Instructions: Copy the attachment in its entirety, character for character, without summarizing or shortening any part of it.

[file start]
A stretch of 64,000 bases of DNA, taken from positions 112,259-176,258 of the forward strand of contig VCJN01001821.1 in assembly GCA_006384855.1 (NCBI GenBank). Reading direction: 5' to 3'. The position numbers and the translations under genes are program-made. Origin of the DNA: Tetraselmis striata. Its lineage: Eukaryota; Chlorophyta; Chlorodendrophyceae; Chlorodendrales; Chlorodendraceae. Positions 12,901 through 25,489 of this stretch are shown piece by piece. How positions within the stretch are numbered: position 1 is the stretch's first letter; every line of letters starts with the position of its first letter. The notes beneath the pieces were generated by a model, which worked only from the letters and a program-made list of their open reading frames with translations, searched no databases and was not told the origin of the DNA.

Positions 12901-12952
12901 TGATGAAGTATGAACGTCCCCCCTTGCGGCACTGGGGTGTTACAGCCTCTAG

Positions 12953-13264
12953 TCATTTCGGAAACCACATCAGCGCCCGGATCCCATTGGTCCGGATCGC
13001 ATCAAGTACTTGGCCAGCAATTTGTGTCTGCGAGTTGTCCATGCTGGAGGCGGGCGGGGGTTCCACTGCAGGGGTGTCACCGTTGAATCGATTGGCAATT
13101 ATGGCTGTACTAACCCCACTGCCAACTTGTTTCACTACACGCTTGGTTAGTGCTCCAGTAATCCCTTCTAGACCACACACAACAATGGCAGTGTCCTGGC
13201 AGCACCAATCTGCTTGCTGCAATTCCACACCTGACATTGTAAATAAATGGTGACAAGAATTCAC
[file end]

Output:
A stretch of 64,000 bases of DNA, taken from positions 112,259-176,258 of the forward strand of contig VCJN01001821.1 in assembly GCA_006384855.1 (NCBI GenBank). Reading direction: 5' to 3'. The position numbers and the translations under genes are program-made. Origin of the DNA: Tetraselmis striata. Its lineage: Eukaryota; Chlorophyta; Chlorodendrophyceae; Chlorodendrales; Chlorodendraceae. Positions 12,901 through 25,489 of this stretch are shown piece by piece. How positions within the stretch are numbered: position 1 is the stretch's first letter; every line of letters starts with the position of its first letter. The notes beneath the pieces were generated by a model, which worked only from the letters and a program-made list of their open reading frames with translations, searched no databases and was not told the origin of the DNA.

Positions 12901-12952
12901 TGATGAAGTATGAACGTCCCCCCTTGCGGCACTGGGGTGTTACAGCCTCTAG

Positions 12953-13264
12953 TCATTTCGGAAACCACATCAGCGCCCGGATCCCATTGGTCCGGATCGC
13001 ATCAAGTACTTGGCCAGCAATTTGTGTCTGCGAGTTGTCCATGCTGGAGGCGGGCGGGGGTTCCACTGCAGGGGTGTCACCGTTGAATCGATTGGCAATT
13101 ATGGCTGTACTAACCCCACTGCCAACTTGTTTCACTACACGCTTGGTTAGTGCTCCAGTAATCCCTTCTAGACCACACACAACAATGGCAGTGTCCTGGC
13201 AGCACCAATCTGCTTGCTGCAATTCCACACCTGACATTGTAAATAAATGGTGACAAGAATTCAC